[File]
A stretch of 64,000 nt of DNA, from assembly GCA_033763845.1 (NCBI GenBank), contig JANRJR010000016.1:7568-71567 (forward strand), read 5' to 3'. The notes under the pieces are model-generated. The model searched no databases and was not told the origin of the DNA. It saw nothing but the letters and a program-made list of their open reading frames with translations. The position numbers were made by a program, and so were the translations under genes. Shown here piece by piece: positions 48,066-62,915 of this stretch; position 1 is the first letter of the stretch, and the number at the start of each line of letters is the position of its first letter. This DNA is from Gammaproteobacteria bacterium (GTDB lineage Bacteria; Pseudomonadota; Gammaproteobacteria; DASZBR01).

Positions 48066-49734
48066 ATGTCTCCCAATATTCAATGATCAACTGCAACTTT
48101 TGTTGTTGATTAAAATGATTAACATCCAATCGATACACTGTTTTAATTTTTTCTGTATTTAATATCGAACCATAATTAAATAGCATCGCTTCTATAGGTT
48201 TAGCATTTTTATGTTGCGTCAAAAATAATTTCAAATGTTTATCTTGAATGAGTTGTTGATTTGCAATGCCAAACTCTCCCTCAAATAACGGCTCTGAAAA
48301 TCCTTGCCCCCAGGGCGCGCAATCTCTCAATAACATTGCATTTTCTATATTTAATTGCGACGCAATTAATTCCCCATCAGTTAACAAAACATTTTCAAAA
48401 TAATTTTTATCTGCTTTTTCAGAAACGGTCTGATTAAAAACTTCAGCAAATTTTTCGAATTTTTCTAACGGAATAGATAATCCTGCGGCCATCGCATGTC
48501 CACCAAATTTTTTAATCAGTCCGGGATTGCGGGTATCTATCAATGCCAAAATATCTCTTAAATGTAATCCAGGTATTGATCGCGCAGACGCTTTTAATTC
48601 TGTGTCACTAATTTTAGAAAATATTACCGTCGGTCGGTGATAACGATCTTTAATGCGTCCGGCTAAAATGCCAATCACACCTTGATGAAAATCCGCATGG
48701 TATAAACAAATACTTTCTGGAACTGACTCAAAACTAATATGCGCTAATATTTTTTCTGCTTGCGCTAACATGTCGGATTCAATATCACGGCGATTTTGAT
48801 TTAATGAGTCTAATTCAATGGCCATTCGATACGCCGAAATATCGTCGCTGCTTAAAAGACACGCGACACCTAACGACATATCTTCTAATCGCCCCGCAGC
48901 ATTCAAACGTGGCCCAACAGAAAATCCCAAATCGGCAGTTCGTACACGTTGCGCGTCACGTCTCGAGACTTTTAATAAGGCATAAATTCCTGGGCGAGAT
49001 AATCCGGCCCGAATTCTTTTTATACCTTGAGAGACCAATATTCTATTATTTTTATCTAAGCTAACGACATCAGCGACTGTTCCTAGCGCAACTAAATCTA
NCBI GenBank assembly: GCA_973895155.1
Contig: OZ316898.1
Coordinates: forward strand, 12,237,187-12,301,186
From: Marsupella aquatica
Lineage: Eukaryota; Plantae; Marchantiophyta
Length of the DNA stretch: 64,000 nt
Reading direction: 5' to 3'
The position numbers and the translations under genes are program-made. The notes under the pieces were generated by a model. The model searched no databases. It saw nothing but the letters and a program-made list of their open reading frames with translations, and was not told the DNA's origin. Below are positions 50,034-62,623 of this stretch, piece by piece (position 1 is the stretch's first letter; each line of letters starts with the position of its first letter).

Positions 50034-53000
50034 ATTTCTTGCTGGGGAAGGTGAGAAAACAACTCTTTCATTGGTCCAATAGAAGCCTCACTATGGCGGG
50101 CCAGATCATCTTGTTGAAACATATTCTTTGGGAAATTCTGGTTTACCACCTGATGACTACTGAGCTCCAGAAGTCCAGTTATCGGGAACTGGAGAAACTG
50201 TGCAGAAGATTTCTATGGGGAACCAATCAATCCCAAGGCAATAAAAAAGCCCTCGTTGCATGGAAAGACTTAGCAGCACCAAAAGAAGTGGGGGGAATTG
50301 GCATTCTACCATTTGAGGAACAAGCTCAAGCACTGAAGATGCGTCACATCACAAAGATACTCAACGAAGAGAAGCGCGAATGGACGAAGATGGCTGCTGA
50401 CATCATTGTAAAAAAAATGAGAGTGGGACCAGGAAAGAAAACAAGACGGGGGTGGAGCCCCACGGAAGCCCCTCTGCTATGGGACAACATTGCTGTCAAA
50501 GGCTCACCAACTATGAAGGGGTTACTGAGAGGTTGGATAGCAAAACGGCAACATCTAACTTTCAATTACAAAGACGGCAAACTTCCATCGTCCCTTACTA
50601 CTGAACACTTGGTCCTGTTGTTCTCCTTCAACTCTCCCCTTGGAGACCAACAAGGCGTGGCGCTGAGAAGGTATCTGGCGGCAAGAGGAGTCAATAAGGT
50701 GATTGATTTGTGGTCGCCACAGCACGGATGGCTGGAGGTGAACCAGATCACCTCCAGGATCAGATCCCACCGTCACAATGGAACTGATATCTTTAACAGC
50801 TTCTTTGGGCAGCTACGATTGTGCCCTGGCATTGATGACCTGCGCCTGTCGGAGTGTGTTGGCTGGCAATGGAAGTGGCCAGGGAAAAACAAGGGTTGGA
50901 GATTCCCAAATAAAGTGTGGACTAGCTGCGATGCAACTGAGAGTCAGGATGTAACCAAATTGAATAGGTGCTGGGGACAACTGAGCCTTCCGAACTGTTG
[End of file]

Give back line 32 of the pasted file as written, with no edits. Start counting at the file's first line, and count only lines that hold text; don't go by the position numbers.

50901 GATTCCCAAATAAAGTGTGGACTAGCTGCGATGCAACTGAGAGTCAGGATGTAACCAAATTGAATAGGTGCTGGGGACAACTGAGCCTTCCGAACTGTTG